It was a hot and dry July when two major hurricanes unleashed back-to-back reigns of fury over the Southeast. Stranded by floodwaters, people in Western North Carolina watched in horror as family members, farm animals, homes and bridges disappeared into the gushing waters of the Catawba River.
A century later, the Great Flood of 1916 remains as one of the worst natural disasters in North Carolina history. More than 80 people died and the damage to homes, businesses, roads and railways totaled what would be about $480 million today.
It took years to rebuild what the river destroyed. But innovation sprung from the devastation. James B. “Buck” Duke – head of Duke Energy predecessor company Southern Power – and his team devised a sophisticated engineering feat – a series of reservoirs and dams – that gave greater protection to the Catawba River and its people, and transformed the region.
Today, the Catawba River remains Duke Energy’s primary source of hydroelectricity. The systems those engineers devised also created a series of lakes that sparked tremendous residential, business and recreation growth.
Residents and visitors of the popular lakes might not realize it, but the historic flood was a catalyst for the lifestyles and amenities many enjoy today.
Three days of rain
It had been one of the hottest and driest summers in recent history when it started raining in Western North Carolina on the morning of July 10, 1916. A hurricane with 107 mph winds traveled inland over the Gulf Coast and through Alabama and Eastern Tennessee before settling along the crest of the Blue Ridge Mountains.
For three days, torrential rains poured over the region, flooding the Catawba and saturating the land. The storm subsided and the rain ended, only to start again after a second hurricane moved inland from the Atlantic Coast on July 14, passed over Charleston, S.C., and pelted the mountains and foothills of Western North Carolina.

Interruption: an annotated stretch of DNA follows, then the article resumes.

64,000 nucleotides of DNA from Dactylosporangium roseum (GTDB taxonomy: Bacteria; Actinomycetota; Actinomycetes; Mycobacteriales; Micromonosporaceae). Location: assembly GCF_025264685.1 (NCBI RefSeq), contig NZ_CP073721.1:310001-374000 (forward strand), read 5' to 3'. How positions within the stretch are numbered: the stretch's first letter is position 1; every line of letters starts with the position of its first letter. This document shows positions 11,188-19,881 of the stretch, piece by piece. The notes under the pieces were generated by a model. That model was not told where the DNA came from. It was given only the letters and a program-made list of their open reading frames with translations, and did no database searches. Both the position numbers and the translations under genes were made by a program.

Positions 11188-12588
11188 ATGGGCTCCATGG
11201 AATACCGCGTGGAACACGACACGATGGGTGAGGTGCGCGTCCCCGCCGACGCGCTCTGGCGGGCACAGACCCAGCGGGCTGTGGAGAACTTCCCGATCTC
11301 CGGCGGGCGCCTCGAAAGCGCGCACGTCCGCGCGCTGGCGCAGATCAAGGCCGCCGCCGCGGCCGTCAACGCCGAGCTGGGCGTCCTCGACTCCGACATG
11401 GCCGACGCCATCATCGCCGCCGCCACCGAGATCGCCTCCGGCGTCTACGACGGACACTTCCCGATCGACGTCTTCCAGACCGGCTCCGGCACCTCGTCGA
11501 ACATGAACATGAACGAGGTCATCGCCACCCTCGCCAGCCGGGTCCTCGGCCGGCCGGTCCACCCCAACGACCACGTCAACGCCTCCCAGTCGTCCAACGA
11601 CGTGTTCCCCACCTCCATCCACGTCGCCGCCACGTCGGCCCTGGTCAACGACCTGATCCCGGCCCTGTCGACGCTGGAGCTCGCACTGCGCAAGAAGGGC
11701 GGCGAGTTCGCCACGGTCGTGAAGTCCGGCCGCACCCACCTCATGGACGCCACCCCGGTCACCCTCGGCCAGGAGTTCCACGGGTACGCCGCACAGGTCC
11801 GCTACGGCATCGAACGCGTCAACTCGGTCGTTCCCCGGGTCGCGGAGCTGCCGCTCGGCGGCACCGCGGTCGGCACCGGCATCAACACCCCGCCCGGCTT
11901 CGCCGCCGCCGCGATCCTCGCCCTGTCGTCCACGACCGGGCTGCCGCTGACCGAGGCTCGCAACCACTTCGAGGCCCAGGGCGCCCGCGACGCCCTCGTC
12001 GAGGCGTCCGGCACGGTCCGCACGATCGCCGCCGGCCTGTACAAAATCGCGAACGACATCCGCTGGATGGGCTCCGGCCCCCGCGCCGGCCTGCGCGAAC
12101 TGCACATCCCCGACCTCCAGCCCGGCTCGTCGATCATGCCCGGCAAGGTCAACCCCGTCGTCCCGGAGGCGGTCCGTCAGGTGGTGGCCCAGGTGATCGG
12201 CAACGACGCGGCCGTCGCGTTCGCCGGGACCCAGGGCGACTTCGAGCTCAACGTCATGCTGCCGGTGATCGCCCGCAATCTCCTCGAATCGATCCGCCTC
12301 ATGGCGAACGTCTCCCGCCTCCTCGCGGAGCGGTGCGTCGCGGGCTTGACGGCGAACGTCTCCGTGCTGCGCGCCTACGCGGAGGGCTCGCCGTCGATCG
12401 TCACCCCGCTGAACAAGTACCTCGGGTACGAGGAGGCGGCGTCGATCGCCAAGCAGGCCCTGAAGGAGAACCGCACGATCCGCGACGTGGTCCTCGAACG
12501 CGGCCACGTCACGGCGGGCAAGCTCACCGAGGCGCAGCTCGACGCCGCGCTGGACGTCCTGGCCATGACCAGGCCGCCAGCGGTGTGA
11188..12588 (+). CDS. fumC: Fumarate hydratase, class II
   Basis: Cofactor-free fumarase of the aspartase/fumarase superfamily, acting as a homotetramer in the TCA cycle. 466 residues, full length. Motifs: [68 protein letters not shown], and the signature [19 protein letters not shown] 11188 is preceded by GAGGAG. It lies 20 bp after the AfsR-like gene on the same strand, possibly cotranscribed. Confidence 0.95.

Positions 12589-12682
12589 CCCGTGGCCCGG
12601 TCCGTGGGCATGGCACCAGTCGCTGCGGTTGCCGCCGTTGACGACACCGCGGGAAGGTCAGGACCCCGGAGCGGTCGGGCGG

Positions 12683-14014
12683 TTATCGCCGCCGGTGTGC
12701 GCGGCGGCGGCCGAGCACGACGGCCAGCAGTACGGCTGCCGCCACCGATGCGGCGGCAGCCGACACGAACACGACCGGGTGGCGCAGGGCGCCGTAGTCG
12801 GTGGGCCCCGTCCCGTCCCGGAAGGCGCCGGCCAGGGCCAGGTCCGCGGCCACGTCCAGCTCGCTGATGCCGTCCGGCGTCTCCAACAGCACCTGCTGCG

Within the next 24 hours, the storm dumped more than 19 inches of rain over the Catawba Valley. Nearly all of it became runoff, racing down steep mountains and turning already flooded streams into deadly, raging torrents.
The river rose 47 feet above flood level. People fled to higher ground and climbed trees to escape. Some didn’t make it and drowned after being swept up by the river. Farmers watched helplessly as their livestock disappeared. Thriving mills – an economy lifeblood – collapsed into the water. Machines and cotton bales followed.
The storm destroyed all but one bridge along the river. By July 16, when the rain stopped, almost every dam in Western North Carolina had burst. At the time, it was the largest recorded rainfall in U.S. history.
The Catawba was Southern Power’s main source of hydro power. The floods destroyed one station and severely damaged others. Rocky Creek hydro station – more than 100 miles downstream in Chester County, S.C. – suffered the greatest damage. Debris washed onto the roof of the powerhouse, collapsing it and allowing the river to sweep through the station. Great Falls hydro station – the first in Duke’s system – was out of service from July 16 to July 26.
Taming the Catawba
It took nearly two months to get all the stations functioning again.
So the company bought electricity from Georgia Power Company to supplement the existing working plants that summer. Duke assigned engineer Charles Burkholder to oversee plans to restore the generating plants and engineer William States Lee to head the teams repairing the dams.
They wanted to protect the Catawba system and residents from ever experiencing such widespread damage again. So they devised a strategy that would tame the river by engineering it into a series of lakes. They created stronger new dams and built new hydro stations.
Construction began in August 1916 on Bridgewater hydro station in Burke County, and by 1940, the company had constructed 10 dams to back up lakes along the river. (Lake Norman, North Carolina’s largest man-made freshwater lake, was built in the early 1960s.)
Today, Duke Energy operates hydro power stations on 11 lakes. The system brought additional power to the company, drinking water for the region’s growing population and recreational spots for boating, fishing and swimming.
The impounding reservoir at the Bridgewater plant, now known as Lake James, honors James B. Duke.